When Should You Use Dental Floss?

Posted on 10/10/2022 by Brian Rounds, DDS
When Should You Use Dental Floss?Brushing and flossing go hand in hand. Most people have a strict mouth brushing routine, however, they do not give flossing a priority. Brushing can eliminate much of the plaque as well as food leftovers from the teeth surfaces. However, a toothbrush may not remove bacterial plaque lodged deep into the spaces between teeth, also known as interdental spaces. Due to this, plaque and food debris tend to be trapped in the interdental spaces. When this happens, you may develop decay on the sides of your teeth. Dental floss helps get rid of the bacterial plaque that lodges in between your teeth. Failure to remove floss may lead to the formation of tartar, the hardened form of plaque. As result, you will need to go for scaling and root planing.

Types of Flossers

Various types of flossers are available to choose from. String floss is the common one. It is constructed of nylon thread that you slip in between teeth to eradicate debris. Floss picks are Y-shaped toothpicks that are pre-threaded with floss. To use this floss, you hold the plastic handle, directing the thread in between your teeth.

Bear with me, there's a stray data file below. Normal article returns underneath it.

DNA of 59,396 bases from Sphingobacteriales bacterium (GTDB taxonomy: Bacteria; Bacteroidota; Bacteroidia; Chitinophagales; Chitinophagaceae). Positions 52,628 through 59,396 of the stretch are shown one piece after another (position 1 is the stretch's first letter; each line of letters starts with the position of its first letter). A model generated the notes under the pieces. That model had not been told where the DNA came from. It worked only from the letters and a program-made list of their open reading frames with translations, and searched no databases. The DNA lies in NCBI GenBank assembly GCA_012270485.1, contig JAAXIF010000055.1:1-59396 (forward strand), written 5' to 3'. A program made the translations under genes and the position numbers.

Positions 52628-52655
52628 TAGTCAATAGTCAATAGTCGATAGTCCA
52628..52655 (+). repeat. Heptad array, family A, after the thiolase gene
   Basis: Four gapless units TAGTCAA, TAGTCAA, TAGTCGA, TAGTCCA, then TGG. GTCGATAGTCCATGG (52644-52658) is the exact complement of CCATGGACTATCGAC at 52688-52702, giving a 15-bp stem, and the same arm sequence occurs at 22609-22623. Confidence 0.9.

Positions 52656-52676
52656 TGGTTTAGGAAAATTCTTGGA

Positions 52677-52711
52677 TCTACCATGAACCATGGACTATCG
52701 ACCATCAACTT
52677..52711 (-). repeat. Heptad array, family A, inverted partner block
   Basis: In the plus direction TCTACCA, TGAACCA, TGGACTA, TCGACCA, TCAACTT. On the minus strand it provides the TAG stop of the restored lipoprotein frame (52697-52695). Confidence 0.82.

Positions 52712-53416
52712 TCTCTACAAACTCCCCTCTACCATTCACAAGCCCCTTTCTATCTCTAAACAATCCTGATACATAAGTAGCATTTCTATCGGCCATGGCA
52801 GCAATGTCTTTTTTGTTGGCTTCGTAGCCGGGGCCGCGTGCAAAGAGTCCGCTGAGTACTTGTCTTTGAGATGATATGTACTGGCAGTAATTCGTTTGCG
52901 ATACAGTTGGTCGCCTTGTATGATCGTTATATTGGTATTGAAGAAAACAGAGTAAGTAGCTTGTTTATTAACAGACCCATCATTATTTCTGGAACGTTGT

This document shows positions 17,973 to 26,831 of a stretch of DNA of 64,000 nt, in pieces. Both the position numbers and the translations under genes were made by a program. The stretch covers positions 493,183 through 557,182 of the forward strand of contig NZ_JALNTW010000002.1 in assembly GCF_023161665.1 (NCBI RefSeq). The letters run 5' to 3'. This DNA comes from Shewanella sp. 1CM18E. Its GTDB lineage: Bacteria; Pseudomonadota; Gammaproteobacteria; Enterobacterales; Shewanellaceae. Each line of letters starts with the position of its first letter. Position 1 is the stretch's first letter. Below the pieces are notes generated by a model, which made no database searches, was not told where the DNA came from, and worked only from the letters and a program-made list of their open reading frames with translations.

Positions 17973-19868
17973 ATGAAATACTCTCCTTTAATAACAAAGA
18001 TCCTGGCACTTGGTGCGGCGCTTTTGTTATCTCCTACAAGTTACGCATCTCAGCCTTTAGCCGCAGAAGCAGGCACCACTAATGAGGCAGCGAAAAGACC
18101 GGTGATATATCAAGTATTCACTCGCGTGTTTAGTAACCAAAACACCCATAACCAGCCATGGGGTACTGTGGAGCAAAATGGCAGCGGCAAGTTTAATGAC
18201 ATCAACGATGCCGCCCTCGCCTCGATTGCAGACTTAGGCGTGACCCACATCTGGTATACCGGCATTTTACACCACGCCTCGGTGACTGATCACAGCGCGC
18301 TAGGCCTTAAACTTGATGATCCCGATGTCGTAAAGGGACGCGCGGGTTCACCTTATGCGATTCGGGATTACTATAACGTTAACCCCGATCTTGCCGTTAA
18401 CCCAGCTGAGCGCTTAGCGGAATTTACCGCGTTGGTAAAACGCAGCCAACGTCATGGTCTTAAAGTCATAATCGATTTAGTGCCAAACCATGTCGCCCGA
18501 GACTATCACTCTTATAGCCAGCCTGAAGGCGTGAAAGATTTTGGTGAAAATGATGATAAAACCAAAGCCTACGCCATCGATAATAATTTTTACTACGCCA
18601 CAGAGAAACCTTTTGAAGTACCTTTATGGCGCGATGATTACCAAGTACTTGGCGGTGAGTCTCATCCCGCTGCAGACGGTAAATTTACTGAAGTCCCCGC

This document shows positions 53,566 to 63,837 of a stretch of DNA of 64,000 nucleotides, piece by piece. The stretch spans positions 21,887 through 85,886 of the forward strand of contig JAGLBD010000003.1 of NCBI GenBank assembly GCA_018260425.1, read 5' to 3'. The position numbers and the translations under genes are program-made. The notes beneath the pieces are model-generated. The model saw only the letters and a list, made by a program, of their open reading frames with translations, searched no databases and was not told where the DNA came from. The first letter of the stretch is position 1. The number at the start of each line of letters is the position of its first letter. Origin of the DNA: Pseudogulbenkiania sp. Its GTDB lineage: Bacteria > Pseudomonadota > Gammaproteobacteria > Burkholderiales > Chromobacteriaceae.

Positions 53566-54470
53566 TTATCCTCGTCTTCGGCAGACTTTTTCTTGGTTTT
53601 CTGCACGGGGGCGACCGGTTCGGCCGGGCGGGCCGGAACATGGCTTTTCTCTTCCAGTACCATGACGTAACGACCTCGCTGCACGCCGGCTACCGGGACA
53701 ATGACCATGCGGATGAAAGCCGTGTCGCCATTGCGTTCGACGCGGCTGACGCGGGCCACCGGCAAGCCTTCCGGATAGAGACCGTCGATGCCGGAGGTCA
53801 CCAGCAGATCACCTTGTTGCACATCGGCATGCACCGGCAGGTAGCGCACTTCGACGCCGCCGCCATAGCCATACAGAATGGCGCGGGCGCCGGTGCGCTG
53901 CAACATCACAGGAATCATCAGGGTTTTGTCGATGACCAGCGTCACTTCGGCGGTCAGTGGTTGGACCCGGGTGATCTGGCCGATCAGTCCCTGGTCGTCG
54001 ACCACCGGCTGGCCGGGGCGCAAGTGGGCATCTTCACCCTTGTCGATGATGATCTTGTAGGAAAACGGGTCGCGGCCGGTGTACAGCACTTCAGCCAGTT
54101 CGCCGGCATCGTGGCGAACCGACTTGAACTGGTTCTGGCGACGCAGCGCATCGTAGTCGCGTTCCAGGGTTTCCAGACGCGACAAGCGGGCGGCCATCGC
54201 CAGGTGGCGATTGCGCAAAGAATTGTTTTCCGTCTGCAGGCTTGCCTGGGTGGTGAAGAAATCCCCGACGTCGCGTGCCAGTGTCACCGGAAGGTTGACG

Interdental brushes look like small pipe cleaners. They comprise soft bristles and are easily inserted in interdental spaces. Another type is water flossers, also known as oral irrigators. They are ideal for cleaning the areas in between teeth. A water flosser has a wand connected to a water reservoir. It is the ward that channels a stream of water towards the spaces between teeth. The water jets flush away debris and plaque. If you find it difficult to use traditional string floss, you may find water irrigators a good option. They are also loved by kids because they create a fun flossing experience. Additionally, water flossers work better for people with dental appliances, including braces.

When to Use Dental Floss?

Often, many people wonder whether they should floss after or before they brush their teeth. Well, it does not matter whether you floss after or before brushing. Just ensure you put the practice in your schedule. Often, you may want to floss before bed to ensure there are less debris and bacterial plaque in the mouth that can damage your teeth while sleeping. Contact us today to find out about flossing and why you need to do it daily.

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Brian K. Rounds, DDS, 1407 College St SE, Lacey, WA 98503 ~ (360) 764-5236 ~ brianroundsdds.com ~ 4/13/2024 ~ Related Terms: dentist Lacey ~